I learned two things when Deborah Murphy of Silver Lake sent me an email in mid-December.
First, there's a pedestrian-advocacy organization in our car-crazed metropolis, and it goes by the name of Los Angeles Walks.
Second, there's a city of L.A. Pedestrian Advocacy Committee.
Murphy is executive director of the former, chair of the latter, and she wanted to know if I could meet with her to discuss a development she's not happy about. Namely, there's the possibility of a $3-billion street repair bond measure on the November ballot this year, but as currently conceived, it would fix only the worst of L.A.'s streets and do nothing for the city's abominable sidewalks.
"Remember that we are all pedestrians," Murphy said in her email. "We may not all be drivers, we may not all be cyclists, we may not all be transit riders, but we are all pedestrians. Fixing only our roads doesn't address the fact that all of our children and most of our seniors are mainly pedestrians."
She suggested we meet at the
I've seen some bad sidewalks in the last year, as readers of this column know. But I had to admit she'd found an area worth seeing.
On Vermont, walking north, the pedestrian-heavy sidewalk was like a sloped mountain trail, with jutting uplifted chunks of concrete and crappy attempts to smooth over the worst of it with asphalt patch jobs. At Westmoreland Avenue and 6th Street, an orange cone and yellow crime scene tape marked cracked pavement that looked like it had been hit by a meteor.
If we're going to spend $3 billion, Murphy said, shouldn't a disaster zone like this get some of the money?
"We should be more thoughtful and not just say we're going to do every street," Murphy said. "There should be some criteria related to transit and related to the more intense commercial districts, where there are pedestrians."
For Murphy, who trained in architecture and urban planning, it's about restoring human scale in the design of a more livable city—one in which neighborhood riches and commercial and cultural centers are more bicycle- and pedestrian-friendly and inviting for everyone.
According to a 2012 Bureau of Streets report, Los Angeles has an estimated 4,600 miles of bad sidewalks, many of them dangerously buckled or uplifted by tree roots that haven't been maintained in decades. Estimated repair costs would be about $1.5 billion, and currently, the city gets hit with about 2,500 trip-and-fall legal claims each year.
"I think residents and business owners want to know they're supporting a street bond and not a road bond," said Murphy, "so their customers can get there safely and not break a leg. And Mom wants to know that her kids can get to school and their grandfather can ride in a wheelchair without falling over."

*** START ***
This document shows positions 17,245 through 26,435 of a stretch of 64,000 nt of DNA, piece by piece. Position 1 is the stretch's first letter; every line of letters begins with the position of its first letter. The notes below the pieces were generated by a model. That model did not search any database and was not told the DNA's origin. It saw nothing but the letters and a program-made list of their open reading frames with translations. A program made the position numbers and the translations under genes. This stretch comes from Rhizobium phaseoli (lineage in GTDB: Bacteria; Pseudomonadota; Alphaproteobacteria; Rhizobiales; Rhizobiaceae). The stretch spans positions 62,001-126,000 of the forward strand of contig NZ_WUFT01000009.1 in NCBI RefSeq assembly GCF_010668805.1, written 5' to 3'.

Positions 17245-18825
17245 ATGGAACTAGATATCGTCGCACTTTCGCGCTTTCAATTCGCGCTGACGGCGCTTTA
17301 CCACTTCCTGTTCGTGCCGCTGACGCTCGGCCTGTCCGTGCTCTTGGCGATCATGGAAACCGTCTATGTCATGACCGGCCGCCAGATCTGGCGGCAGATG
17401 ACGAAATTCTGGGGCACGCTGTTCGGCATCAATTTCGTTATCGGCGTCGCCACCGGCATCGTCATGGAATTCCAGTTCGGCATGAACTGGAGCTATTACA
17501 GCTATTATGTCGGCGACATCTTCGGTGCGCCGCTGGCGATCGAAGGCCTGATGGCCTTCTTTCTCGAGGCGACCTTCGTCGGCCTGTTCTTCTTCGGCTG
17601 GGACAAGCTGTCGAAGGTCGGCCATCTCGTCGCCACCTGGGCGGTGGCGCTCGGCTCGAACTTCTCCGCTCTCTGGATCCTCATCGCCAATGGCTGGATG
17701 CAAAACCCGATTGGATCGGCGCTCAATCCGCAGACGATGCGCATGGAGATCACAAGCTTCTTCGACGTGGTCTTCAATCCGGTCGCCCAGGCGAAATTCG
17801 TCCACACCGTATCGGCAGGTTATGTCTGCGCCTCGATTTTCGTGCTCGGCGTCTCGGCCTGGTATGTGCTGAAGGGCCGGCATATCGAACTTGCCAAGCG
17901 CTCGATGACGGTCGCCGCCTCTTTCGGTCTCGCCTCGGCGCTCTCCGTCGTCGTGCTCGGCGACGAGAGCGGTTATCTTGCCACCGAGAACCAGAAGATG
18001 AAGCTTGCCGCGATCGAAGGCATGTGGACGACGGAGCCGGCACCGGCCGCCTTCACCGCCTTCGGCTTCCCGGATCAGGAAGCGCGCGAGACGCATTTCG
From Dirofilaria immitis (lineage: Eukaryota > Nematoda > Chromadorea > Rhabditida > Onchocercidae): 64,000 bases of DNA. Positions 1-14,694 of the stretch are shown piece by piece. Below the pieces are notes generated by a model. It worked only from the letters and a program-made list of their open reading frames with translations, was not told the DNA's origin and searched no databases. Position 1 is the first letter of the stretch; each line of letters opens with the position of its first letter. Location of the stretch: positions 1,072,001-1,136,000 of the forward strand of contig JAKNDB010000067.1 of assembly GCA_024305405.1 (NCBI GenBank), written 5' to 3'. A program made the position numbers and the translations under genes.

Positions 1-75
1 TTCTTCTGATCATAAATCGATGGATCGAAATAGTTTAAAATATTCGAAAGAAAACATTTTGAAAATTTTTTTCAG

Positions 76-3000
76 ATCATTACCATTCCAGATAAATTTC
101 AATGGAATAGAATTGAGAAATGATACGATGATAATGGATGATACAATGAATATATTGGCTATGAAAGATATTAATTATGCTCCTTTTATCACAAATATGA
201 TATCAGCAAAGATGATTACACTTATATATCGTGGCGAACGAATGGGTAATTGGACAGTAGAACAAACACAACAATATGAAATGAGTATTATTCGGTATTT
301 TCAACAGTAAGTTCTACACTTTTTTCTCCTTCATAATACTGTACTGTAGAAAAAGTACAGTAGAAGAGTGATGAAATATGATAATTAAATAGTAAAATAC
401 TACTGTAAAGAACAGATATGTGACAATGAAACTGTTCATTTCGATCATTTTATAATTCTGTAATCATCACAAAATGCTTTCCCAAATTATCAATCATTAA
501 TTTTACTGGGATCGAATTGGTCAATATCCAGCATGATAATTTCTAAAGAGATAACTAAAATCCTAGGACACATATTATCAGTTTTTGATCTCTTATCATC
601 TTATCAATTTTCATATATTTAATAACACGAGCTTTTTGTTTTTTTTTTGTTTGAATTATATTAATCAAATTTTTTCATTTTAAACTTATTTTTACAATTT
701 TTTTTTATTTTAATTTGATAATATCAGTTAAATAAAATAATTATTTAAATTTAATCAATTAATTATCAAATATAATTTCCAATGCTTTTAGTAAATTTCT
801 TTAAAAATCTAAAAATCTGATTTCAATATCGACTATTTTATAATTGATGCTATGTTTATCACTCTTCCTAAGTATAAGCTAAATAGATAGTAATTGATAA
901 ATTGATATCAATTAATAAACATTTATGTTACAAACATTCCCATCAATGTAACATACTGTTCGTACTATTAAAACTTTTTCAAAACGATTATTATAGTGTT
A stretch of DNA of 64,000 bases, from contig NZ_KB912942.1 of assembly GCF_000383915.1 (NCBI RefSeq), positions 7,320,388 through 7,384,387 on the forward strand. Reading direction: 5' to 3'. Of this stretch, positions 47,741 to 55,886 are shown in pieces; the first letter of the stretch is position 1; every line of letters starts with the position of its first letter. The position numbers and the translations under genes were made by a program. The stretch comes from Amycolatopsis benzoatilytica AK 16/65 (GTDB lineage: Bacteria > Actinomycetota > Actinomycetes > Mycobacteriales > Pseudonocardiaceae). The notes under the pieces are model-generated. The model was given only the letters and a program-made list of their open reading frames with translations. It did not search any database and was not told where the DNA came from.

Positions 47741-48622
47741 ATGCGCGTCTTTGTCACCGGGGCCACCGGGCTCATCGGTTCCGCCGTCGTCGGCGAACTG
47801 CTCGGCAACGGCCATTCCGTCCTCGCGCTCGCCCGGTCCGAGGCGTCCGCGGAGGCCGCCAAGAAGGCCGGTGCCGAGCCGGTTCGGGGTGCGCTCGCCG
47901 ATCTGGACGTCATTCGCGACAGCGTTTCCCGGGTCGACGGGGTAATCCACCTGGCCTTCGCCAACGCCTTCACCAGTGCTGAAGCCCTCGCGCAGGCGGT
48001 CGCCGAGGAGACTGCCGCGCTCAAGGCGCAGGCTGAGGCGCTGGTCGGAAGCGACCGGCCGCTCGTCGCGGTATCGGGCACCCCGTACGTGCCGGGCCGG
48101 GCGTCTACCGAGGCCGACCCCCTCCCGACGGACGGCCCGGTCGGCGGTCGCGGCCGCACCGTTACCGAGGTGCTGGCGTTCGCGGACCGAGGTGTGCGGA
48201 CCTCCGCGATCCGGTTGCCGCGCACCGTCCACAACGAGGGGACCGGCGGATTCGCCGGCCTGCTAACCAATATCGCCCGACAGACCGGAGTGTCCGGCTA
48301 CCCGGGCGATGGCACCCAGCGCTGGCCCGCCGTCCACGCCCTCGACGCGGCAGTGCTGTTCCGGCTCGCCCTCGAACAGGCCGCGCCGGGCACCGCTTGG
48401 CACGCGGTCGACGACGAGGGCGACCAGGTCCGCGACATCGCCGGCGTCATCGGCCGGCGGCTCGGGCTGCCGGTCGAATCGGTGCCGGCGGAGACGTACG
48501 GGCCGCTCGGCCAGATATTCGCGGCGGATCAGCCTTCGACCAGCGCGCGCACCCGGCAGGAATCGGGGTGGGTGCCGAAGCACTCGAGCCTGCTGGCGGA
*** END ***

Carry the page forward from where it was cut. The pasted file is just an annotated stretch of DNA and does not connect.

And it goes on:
City officials, who could be looking at another big budget deficit in 2014, have no current plan to fix sidewalks. After years of increased payments to employees and retirees, there's less money available for services, and Mayor Eric Garcetti's pledge to get back to basics is short on specifics.
Council members Joe Buscaino and Mitchell Englander have discussed what should go into the $3-billion bond proposal, so I called Buscaino to see if sidewalks could get some of that money. His staff told me he'd been mulling that question, and arranged for me to meet him at an address on the 300 block of Grand Avenue in San Pedro.
If there were an Olympics for bad streets and sidewalks in L.A., this would be a gold medal contender. You may recall that in a column on a Mid-City sidewalk, I was able to crawl under the uplifted pavement like a cave bear. I couldn't quite burrow underground at this site in Pedro, but it looked like a devastating earthquake had picked up street and sidewalk and slammed them back down in pieces.
Buscaino said he's open to drafting the bond measure with public input, and in a way that gives it the best chance of passing.
"I'm anxious to hear if residents across the city are willing to put in the sidewalk issue," he said.
He's also open to assessment districts, in which, rather than a citywide initiative, neighborhoods could vote on whether to add repair costs to property taxes.
"You finally gonna get this fixed?" a longshoreman named Robert Banaga asked when he saw me talking to Buscaino.
The very sight of a city official at a public eyesore drew two more neighbors — Patricia Fredgren and Ben Polanco — into the conversation. All three said that over the years, countless pleas for help went unanswered by City Hall.
There was no consensus among the neighbors on how to pay for repairs, or whether they should have to pay anything beyond their current taxes for such a basic service.
They just want the problem fixed.
Buscaino asked if I'd be willing to conduct a poll on what city residents want to do, and the answer is yes. Deborah Murphy, meanwhile, plans to organize volunteers to identify and prioritize the worst sidewalks, and readers can help by emailing me photos of candidates for worst sidewalk in all of Los Angeles.
But please be careful out there. Some of the cracks and crevices have been known to swallow large columnists.